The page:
The Ware Tetralogy

( 5 )

Overview

It starts with Software, where rebel robots bring immortality to their human creator by eating his brain. Software won the first Philip K. Dick Award. In Wetware, the robots decide to start building people-and people get strung out on an insane new drug called merge. This cyberpunk classic garnered a second Philip K. Dick award. By Freeware, the robots have evolved into soft plastic slugs called moldies-and some human "cheeseballs" want to have sex with them. The action redoubles when aliens begin arriving in the...
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The Ware Tetralogy

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Overview

It starts with Software, where rebel robots bring immortality to their human creator by eating his brain. Software won the first Philip K. Dick Award. In Wetware, the robots decide to start building people-and people get strung out on an insane new drug called merge. This cyberpunk classic garnered a second Philip K. Dick award. By Freeware, the robots have evolved into soft plastic slugs called moldies-and some human "cheeseballs" want to have sex with them. The action redoubles when aliens begin arriving in the form of cosmic rays. And with Realware, the humans and robots reach a higher plateau.
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Editorial Reviews

Publishers Weekly
Rucker's four Ware novels--Software (1982), Wetware (1988), Freeware (1997), and Realware (2000)--form an extraordinary cyberweird future history with the heft of an epic fantasy novel and the speed of a quantum processor. Still exuberantly fresh despite their age, they primarily follow two characters (and their descendants): Cobb Anderson, who instigated the first robot revolution and is offered immortality by his grateful "children," and stoner Sta-Hi Mooney, who (against his impaired better judgment) becomes an important figure in robot-human relations. Over several generations, humans, robots, and society evolve, but even weird drugs and the wisdom gathered from interstellar signals won't stop them from making the same old mistakes in new ways. Rucker is both witty and serious as he combines hard science and sociology with unrelentingly sharp observations of all self-replicating beings. This classic series well deserves its omnibus repackaging, particularly suitable for libraries. (Oct.)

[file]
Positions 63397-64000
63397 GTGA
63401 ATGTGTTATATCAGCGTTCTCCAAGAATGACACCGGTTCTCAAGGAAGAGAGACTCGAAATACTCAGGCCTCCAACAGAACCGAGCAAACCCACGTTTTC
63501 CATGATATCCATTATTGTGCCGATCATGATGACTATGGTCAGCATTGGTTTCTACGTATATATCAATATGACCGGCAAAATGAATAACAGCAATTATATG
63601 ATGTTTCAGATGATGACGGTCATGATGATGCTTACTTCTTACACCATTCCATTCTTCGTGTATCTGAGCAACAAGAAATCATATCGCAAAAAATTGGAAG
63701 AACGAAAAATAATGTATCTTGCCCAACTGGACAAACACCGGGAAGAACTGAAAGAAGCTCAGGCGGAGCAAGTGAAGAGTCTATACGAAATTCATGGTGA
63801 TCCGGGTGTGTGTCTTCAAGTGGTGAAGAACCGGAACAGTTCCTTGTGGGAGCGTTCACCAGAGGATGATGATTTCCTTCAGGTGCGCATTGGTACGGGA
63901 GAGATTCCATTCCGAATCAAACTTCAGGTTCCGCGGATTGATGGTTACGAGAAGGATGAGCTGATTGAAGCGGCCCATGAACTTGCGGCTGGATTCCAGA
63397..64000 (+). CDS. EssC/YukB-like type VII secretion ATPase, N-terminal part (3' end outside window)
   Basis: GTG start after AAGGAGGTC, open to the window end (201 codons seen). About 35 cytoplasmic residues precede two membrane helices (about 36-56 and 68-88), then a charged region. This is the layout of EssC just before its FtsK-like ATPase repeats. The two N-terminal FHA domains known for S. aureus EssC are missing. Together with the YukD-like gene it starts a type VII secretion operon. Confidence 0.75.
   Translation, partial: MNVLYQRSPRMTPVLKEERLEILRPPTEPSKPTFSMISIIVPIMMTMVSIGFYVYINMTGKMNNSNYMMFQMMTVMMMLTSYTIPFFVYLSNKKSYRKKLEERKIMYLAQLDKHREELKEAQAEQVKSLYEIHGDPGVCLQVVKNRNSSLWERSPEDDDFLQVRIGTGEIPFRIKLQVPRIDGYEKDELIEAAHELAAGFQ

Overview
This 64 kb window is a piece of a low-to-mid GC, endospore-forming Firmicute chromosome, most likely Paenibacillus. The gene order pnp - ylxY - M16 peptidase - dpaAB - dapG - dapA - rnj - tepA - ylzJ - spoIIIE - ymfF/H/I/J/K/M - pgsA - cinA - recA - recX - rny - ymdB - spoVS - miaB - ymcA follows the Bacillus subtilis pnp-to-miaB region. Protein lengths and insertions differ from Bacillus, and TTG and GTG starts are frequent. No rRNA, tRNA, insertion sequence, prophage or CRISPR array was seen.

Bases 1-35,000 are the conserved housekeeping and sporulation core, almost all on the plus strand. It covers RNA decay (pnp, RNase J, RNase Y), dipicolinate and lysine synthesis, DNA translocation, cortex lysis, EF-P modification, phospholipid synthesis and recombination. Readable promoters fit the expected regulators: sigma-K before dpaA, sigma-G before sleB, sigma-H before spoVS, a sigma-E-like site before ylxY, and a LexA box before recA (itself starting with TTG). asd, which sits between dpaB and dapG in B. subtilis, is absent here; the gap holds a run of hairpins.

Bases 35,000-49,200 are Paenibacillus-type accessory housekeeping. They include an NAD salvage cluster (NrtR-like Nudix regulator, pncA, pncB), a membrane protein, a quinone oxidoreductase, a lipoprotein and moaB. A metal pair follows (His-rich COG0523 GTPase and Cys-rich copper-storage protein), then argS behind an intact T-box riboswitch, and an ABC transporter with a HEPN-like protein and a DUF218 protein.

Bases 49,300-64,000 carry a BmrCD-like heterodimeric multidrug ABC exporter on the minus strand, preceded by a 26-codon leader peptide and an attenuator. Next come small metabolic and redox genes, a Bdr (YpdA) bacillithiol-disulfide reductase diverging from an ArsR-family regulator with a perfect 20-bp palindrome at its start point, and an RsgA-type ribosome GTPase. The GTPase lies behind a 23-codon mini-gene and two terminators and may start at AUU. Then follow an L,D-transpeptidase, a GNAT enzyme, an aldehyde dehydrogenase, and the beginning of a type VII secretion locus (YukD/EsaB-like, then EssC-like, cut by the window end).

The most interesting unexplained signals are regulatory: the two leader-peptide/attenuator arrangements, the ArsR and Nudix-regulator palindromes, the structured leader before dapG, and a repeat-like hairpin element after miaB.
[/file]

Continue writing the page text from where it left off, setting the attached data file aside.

Library Journal - BookSmack!
The cyberpunk Ware Tetralogy is made up of Software (1982), Wetware (1988), Freeware (1997), and Realware (2000). Soft and Wet both snagged Philip K. Dick Awards (Soft was the first winner of that prize). If cyberpunk circs well in your library, get this solid bargain. Mike Rogers, "Classic Returns," Booksmack! 10/7/10
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Product Details

  • ISBN-13: 9781607012115
  • Publisher: Sean Wallace
  • Publication date: 6/1/2010
  • Pages: 754
  • Sales rank: 864,424
  • Product dimensions: 6.00 (w) x 8.90 (h) x 2.00 (d)

Customer Reviews

Average Rating 4
( 5 )
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Sort by: Showing all of 5 Customer Reviews
  • Anonymous

    Posted March 10, 2013

    Great author...Awesome series!

    I read the first of this series years ago while road-tripping across the country (US). Sad to say i forgot to pay for the first one (sorry Mr. Rucker) but hopefully i made it up by immediately reading (all paid for) the rest of the series (the Ware Tetrology) followed by 'White Light', 'Postsingular', and 'Jim and the Actuals' and most recently 'The Hacker and the Ants'. Rudy is able to bring math, spirituality, sex, drugs and robotics all together in a way thats fresh, unique, absolutely crazy and yet it blends well and gets me thinking in different ways about this world we live in.
    One of the coolest things about Rudy Rucker is the fact that he's a Mathematician and a writer and can describe these complex mathematical abstracts in ways that non-math people (me) can grasp.
    This series is the best of his works possibly tying with 'White Light'

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    Posted June 5, 2011

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    Posted March 29, 2012

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    Posted August 29, 2011

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    Posted August 5, 2011

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